According to CNN's article, "An early version of Disney’s Mickey Mouse will enter the public domain on January 1",

There are differences between the 1928 Mickey and the company’s mascot today. The Mickey of “Steamboat Willie” lacks the current Mickey’s gloves and oversized shoes, and his eyes are small black ovals without pupils.

Is it true that the 1928 version of Mickey lacks gloves and shoes? Let's ignore the qualifier of "oversized", and just go with shoes.


1 Answer 1


From Disney, as hosted currently,

Watch Mickey Mouse's classic cartoon debut and see what made Walt's little hero a movie star.

Below which there is a video of the original Steamboat Willie

With the opening slide that looks like this,

Steamboat Willie

So this is what he looked like before the movie started,

Mickey Mouse

And this is him from the last slide "The End".

Mickey at the end

In both of these slides you can see shoes and gloves. Whether that makes it public domain is a legal question (link to Legal StackExchange).

  • 11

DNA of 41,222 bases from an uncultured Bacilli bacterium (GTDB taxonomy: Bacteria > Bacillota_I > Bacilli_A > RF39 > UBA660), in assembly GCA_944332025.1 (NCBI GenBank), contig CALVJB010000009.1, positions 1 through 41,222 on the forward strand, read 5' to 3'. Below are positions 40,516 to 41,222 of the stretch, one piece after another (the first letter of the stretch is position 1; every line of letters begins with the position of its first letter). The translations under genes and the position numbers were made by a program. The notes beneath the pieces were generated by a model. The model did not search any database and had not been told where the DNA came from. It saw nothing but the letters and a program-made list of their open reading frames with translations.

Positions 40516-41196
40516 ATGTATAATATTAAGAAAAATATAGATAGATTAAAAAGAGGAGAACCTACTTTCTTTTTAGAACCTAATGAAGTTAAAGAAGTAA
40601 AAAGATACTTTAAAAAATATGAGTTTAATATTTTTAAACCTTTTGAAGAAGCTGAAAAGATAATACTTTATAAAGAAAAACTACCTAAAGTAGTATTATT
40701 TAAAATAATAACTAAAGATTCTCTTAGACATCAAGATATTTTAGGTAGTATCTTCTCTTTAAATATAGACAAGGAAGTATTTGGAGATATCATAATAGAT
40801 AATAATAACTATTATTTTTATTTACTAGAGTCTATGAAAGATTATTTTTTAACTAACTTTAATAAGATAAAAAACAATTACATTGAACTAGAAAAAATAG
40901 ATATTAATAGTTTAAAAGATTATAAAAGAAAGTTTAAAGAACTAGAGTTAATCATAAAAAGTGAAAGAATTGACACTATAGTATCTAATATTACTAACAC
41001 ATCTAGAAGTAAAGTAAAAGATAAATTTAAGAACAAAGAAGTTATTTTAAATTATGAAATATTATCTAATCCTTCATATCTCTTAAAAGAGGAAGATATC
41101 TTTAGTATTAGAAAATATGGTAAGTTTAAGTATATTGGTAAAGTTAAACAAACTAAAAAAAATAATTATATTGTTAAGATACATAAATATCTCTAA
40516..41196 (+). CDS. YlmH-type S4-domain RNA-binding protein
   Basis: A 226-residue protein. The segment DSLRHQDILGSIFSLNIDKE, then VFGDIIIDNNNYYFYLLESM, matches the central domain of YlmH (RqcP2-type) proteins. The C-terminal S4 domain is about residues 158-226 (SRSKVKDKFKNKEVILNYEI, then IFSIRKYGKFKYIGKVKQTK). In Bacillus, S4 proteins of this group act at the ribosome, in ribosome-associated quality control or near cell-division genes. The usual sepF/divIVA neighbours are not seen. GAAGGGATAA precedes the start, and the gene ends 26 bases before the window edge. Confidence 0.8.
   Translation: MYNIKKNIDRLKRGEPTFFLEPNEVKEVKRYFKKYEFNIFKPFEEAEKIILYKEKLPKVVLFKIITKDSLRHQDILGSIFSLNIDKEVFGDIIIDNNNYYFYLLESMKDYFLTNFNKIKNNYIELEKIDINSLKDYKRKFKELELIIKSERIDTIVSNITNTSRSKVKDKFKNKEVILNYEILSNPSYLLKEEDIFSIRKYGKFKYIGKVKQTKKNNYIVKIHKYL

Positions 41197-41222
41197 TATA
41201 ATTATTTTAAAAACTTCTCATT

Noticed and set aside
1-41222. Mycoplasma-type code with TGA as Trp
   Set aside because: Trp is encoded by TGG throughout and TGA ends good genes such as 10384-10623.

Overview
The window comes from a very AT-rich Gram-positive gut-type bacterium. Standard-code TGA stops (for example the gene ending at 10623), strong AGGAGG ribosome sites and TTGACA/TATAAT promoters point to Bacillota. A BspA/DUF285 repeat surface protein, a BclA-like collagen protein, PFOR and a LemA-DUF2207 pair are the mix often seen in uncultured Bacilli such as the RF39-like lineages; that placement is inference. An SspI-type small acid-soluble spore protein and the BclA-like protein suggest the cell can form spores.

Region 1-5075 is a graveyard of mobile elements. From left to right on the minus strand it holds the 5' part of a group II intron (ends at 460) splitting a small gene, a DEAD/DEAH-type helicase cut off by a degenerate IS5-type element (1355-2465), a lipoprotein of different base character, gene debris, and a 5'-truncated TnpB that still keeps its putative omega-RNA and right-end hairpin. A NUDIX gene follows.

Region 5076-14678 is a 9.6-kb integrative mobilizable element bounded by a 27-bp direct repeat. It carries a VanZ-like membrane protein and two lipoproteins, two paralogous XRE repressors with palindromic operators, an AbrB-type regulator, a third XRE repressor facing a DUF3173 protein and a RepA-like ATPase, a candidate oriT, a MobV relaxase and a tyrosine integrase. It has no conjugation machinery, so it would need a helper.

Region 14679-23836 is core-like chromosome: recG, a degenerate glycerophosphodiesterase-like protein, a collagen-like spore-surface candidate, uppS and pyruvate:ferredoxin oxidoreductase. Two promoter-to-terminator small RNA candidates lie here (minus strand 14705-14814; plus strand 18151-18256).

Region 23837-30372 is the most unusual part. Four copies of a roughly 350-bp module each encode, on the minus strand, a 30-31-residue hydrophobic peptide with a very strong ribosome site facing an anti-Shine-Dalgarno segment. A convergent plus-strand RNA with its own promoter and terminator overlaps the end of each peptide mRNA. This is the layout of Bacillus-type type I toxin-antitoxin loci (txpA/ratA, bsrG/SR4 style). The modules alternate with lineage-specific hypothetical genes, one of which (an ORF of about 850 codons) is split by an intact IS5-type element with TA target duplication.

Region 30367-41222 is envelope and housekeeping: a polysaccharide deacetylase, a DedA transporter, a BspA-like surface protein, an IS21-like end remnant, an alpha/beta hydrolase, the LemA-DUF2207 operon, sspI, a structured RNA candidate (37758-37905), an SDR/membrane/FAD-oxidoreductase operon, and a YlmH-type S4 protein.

The title card is dated 1929 (MCMXXIX), and the title and end cards are similar to each other in style and noticeably different from the cartoon itself. It's likely that they weren't in the original version from 1928—see also this answer.
    – benrg
    Jan 4 at 4:26
  • 4
    That said, his shoes in the cartoon itself are basically the same as those in the title/end cards, and it appears the black oval is supposed to be his pupil, not his whole eye (frame-step through him opening his eyes at 0:30).
    – benrg
    Jan 4 at 4:29
  • But if you watch the actual cartoon, Mickey doesn't wear gloves.
    – Barmar
    Jan 4 at 15:34
  • 2
    @EvanCarroll the copyright year being written on it is perfectly sufficient evidence. Unless you are claiming that Disney have faked this video clip and changed the year to be one later than it originally said? If Steamboat Willie were not released in 1928 then this question wouldn't be being asked this year.
    – OrangeDog
    Jan 5 at 0:57
  • 1
    @EvanCarroll, I'm pretty sure Disney wouldn't post-date the copyright -- the 1909 act specifies a $100 fine for a false statement of copyright, and one of the later amendments adds specific penalties for false dating (pre-dating is taken at face value, post-dating voids the copyright).
    – Mark
    Jan 5 at 3:55

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